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Columns

  • Guest Column: Critique of my name-calling ignores facts that back it up

    As I read Wednesday’s column regarding opinions versus facts by Dianne Evans, I had to somewhat agree.
    However, when I read the following – and I quote – I was a bit perplexed: “When one has no facts to contradict intelligent disclosure, one easily gives way to name-calling. Name-calling – such as “deplorables,” “racists,” “homophobic,” etc. – should be recognized often as an easy way to respond to an argument when one knows no logical way to refute its claims.”

  • Guest Column: Update: Roads my Facebook posters want to know about

    South Carolina’s fuel tax has increased by a total of 6 cents over the last three years. Hopefully, the cost seems justified now that resurfacing projects are seen in every direction.

  • Guest Column: College president million-dollar club growing in South Carolina

    As the new University of South Carolina president, Robert Caslen likely will be paid far more than the $650,000 salary that was reported after the school’s board of trustees hired him to run the state’s biggest university.
    Caslen, a retired Army lieutenant general and former West Point military academy president, succeeds the retiring Harris Pastides, whose total annual compensation, according to his latest income-disclosure statement, was nearly $1.15 million.

  • Guest Column: Opinions need not always be linked to facts

    This is an opinion page. Here, readers are invited to share their opinions with others – as we do with boldness.
    Opinions, for the most part, are based on feelings, beliefs and attitudes. Opinions are not necessarily fact-based. Nor do they need to be. Everyone is entitled to his or her opinion, and in a free society we honor freedom of speech.

  • Guest column: America needs a much shorter presidential election season

    It’s just August, with 15 months before the next U.S. presidential election, and the campaigns are in full swing.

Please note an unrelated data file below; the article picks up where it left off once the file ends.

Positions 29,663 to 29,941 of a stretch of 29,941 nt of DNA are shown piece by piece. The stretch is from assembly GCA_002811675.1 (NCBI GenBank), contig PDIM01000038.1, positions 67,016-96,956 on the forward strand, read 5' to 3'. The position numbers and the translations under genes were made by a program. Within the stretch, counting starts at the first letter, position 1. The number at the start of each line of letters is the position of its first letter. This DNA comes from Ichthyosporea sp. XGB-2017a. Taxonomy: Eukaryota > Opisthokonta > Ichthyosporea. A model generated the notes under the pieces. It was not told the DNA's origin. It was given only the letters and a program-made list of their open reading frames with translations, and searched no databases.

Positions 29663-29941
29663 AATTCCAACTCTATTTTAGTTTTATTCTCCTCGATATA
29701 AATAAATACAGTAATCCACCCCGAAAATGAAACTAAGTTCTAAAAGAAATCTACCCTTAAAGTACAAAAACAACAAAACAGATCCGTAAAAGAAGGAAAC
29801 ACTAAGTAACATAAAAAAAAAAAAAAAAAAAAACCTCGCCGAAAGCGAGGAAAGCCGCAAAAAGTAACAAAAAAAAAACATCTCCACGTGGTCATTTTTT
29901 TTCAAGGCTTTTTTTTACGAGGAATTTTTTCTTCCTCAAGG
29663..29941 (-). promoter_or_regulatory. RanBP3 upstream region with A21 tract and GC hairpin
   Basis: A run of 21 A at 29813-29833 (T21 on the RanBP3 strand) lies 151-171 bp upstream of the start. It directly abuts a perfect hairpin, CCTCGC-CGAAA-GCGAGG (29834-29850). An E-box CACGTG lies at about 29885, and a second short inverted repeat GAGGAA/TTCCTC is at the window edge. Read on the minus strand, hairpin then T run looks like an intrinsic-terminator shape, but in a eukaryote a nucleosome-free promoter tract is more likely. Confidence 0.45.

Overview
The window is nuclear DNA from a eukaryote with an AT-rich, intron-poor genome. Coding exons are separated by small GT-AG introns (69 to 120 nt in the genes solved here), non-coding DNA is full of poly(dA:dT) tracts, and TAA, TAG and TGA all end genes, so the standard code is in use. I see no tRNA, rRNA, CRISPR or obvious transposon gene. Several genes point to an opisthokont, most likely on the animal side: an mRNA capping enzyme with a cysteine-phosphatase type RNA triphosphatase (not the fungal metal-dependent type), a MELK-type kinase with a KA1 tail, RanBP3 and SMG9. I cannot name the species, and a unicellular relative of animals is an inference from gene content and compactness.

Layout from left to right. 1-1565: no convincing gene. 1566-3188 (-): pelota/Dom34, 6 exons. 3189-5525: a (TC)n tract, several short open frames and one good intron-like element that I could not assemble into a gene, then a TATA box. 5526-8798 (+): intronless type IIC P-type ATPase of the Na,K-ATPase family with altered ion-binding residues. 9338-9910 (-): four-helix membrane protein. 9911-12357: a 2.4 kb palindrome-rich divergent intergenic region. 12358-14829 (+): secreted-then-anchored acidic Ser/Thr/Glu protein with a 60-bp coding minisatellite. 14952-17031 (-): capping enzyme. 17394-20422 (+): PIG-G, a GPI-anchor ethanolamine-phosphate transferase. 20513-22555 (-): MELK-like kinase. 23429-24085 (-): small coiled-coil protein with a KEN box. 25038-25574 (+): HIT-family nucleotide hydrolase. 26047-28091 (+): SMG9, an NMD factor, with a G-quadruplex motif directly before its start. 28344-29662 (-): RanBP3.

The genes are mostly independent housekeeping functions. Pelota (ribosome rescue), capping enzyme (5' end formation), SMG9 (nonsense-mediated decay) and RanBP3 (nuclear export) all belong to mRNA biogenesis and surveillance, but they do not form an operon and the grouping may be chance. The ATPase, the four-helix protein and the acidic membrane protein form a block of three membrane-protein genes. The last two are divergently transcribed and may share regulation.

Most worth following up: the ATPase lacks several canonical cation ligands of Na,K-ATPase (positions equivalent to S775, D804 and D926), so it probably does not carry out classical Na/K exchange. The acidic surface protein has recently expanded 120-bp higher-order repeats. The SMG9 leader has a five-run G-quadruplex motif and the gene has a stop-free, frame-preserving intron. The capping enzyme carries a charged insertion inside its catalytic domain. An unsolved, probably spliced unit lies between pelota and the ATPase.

Are you tired of this yet? If you are, there is an answer: we should start moving toward a new schedule for the 2024 election.
    First, we should examine our present system and review our objectives. The reason we have presidential elections periodically is to allow the citizens to evaluate the operation of government and decide on the person who will lead us for four years, largely based on what they say they stand for.

  • Guest column: Creating a place that draws us back

    When we started this summer internship focused on the future of Lancaster’s downtown, we were not terribly optimistic at first.
    It seemed a task too big for three “Simterns” (interns at the J. Marion Sims Foundation) to handle. Plus, we’re long-term residents of this area, and almost all we can remember about downtown is more of the same.

  • Guest Column: Key element of road safety: Obey the rules in work zones

    The Lancaster News recently observed traffic problems resulting from the many road construction projects taking place in our county.
    The other day, I drove through four work zones across Lancaster County, starting on S.C. 903 and ending in Indian Land on U.S. 521. With the increase in road funding, we can expect to see a lot more work in the years to come – all of it helping bring much-needed relief to our long-ignored road needs.

  • Guest Column: Do we want America’s children to model themselves on Trump?

    This is in response to William St. Louis’s letter of Aug. 3. In it, he deplores the outbreak of racism that has come out of the closet since the candidacy and inauguration of Donald Trump as president.
    I am writing this letter to honor my parents. My father drew himself up by the bootstraps out of a poverty-stricken childhood, joining the Army, going to Harvard and Virginia medical school on an Army scholarship. The insecurities of his childhood did not prevent him from becoming one of the best internists in his area, and he lived to serve others.

  • Guest Column: Navigating utility crisis is key to S.C. energy future

    Two years ago, South Carolina received the worst financial news in its history.
    Santee Cooper and its partner SCE&G were abandoning construction of two nuclear reactors in Fairfield County, leaving the utilities $4 billion and $5 billion in debt, respectively.
    For most of the following two years, the utilities battled their critics who opposed ratepayers being made to pay any of the nuclear debt. Most believe the debacle resulted from the utilities’ poor management decisions, public deceit and possible criminal behavior.

  • Guest Column: Trump’s rants convince me he is a racist

    Generally, successful protests for changes in government policies come from the bottom. Citizens gain strength through a groundswell of protests that finally convince Congress to change course.